SAPD airport officer reflects on his own near-death experience after Damar Hamlin’s sudden cardiac arrest

Officer said automated external defibrillator saved his life, encourages people to get trained

SAN ANTONIO - – As Buffalo Bills safety Damar Hamlin remains in critical condition after collapsing on the field Monday night, an SAPD airport officer is reflecting on the time he survived his own sudden cardiac arrest.

“I saw the replays the next morning and said, ‘I’ve been there,’” Officer Collis Boone said.

Officer Boone’s traumatic experience happened almost 10 years ago while on the job at the San Antonio International Airport.

“August 31, 2014. I was standing right over there directing traffic with another officer, and my heart stopped,” Boone said.

Officer Boone’s sudden cardiac arrest was captured on camera. The video shows him collapsing to the ground.

“CPR was started right away. Luckily, there were passengers around. The truck that was right in front of us had a respiratory therapist in it. Another officer ran inside to get one of the aides, and a doctor and her EMT husband saw that and said, ‘Maybe we should go follow him,’” Boone said.

Boone’s been a CPR and AED instructor since 2011. It was ironically an officer he trained who saved his life that day.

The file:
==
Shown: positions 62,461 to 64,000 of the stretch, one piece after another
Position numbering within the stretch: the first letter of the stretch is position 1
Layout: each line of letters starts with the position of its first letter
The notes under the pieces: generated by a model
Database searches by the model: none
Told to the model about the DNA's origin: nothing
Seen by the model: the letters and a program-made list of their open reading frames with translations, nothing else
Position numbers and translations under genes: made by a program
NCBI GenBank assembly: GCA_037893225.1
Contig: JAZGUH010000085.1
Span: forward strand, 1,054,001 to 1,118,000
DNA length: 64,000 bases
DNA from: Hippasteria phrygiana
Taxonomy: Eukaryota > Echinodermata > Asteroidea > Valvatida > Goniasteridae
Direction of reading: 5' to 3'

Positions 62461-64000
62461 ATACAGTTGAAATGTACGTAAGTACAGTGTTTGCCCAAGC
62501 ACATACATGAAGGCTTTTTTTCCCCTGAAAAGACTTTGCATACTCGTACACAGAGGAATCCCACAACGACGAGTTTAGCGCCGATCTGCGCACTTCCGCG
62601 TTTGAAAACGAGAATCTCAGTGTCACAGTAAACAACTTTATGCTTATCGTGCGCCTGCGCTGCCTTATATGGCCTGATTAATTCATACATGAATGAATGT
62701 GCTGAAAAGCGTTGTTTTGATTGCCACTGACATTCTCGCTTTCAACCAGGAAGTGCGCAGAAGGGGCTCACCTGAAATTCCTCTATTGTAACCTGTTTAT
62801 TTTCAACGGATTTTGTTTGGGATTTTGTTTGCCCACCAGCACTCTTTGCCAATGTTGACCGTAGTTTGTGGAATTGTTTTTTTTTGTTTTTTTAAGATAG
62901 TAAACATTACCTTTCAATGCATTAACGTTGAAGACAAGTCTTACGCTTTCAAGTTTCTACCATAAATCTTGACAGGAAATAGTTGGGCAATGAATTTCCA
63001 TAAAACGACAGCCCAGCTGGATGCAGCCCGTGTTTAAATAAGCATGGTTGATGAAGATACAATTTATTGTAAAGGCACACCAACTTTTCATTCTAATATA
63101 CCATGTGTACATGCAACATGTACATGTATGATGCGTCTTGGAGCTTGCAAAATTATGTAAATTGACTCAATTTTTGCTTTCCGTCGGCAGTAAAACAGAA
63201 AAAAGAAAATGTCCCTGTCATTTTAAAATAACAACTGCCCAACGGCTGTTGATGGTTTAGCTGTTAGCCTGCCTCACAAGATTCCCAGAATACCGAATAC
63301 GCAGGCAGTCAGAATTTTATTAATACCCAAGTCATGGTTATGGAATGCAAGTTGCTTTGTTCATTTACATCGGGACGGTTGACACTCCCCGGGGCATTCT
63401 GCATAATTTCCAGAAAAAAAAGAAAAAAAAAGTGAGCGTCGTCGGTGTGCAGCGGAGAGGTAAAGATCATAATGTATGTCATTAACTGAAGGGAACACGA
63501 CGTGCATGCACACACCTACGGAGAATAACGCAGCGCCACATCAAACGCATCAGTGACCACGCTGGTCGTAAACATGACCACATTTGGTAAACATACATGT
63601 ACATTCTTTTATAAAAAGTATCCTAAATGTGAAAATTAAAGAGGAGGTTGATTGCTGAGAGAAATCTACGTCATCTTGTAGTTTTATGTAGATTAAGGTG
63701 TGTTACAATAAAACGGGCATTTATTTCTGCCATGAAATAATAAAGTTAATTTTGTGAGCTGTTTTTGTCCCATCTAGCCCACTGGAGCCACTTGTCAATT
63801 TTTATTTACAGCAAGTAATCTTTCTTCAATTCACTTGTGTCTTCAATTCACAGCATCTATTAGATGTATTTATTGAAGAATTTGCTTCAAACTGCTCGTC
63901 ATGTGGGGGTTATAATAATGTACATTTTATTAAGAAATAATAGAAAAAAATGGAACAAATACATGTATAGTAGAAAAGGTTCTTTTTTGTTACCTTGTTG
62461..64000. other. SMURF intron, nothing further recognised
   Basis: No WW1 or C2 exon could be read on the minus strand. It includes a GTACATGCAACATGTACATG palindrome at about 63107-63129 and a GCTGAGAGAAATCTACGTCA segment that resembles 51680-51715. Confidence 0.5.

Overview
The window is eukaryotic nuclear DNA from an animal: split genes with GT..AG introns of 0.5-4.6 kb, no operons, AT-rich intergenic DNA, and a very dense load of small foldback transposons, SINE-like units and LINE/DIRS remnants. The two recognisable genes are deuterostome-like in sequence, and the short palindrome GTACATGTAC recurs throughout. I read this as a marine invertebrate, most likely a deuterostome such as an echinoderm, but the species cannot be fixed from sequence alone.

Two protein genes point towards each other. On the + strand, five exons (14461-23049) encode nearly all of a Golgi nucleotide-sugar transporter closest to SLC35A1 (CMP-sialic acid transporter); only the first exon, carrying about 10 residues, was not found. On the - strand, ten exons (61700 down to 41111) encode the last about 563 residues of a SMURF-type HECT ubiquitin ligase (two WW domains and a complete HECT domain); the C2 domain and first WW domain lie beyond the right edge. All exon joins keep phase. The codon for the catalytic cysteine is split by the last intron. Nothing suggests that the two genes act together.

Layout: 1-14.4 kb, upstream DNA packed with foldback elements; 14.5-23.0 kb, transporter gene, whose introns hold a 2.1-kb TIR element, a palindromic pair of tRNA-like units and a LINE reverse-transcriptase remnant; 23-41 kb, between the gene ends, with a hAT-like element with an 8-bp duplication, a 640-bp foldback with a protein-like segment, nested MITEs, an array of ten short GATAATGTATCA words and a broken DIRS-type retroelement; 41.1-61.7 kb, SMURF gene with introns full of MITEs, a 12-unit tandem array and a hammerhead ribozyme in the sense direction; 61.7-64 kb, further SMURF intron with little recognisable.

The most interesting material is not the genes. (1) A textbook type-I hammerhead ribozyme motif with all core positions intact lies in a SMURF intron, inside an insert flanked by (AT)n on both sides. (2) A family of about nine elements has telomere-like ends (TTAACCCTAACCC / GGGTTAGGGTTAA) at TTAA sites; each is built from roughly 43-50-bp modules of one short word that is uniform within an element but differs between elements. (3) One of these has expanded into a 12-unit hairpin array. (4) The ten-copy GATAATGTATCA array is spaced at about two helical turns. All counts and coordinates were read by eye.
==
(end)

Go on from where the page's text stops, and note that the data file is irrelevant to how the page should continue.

“I taught him how to do CPR, and he does it on me for the first time,” Boone laughed.

He’s come to terms with what’s happened but said the scariest thing is that he’d never had one symptom suggesting he had a heart problem.

“They did genetic testing to find out what was wrong and they still couldn’t find a reason for it. My cardiologist says it’s one of those things we don’t know,” Boone said.

He’s now on medication and has an internal cardiac defibrillator.

Boone’s and Hamlin’s experiences have shown that sudden cardiac arrest can happen unexpectedly, which is why it’s crucial to have automated external defibrillators nearby.

The San Antonio International Airport has AEDs all over. There are red and white signs throughout the buildings showing where the defibrillators are located on the walls.

The airport defibrillators were just replaced with an upgraded model that coordinates better with EMS technology, making it easier for paramedics to take over when they arrive.

Boone said the defibrillator is undoubtedly what saved his life. He encourages those hearing his story to take a few minutes to learn how to use an AED.

“Training on a defibrillator can take five, 10 minutes. There’s pictures on them. There’s cartoons on the pads, on where they go, how to turn it on. And the machine is going to tell you what to do, whether to shock, not to shock. It’s really simple,” he said.

He hopes the community will find ways to install more AEDs across the city.

About the Authors

Courtney Friedman anchors KSAT’s weekend evening shows and reports during the week. Her ongoing Loving in Fear series confronts Bexar County’s domestic violence epidemic. She joined KSAT in 2014 and is proud to call the SA and South Texas community home. She came to San Antonio from KYTX CBS 19 in Tyler, where she also anchored & reported.

William Caldera has been at KSAT since 2003. He covers a wide range of stories including breaking news, weather, general assignments and sports.

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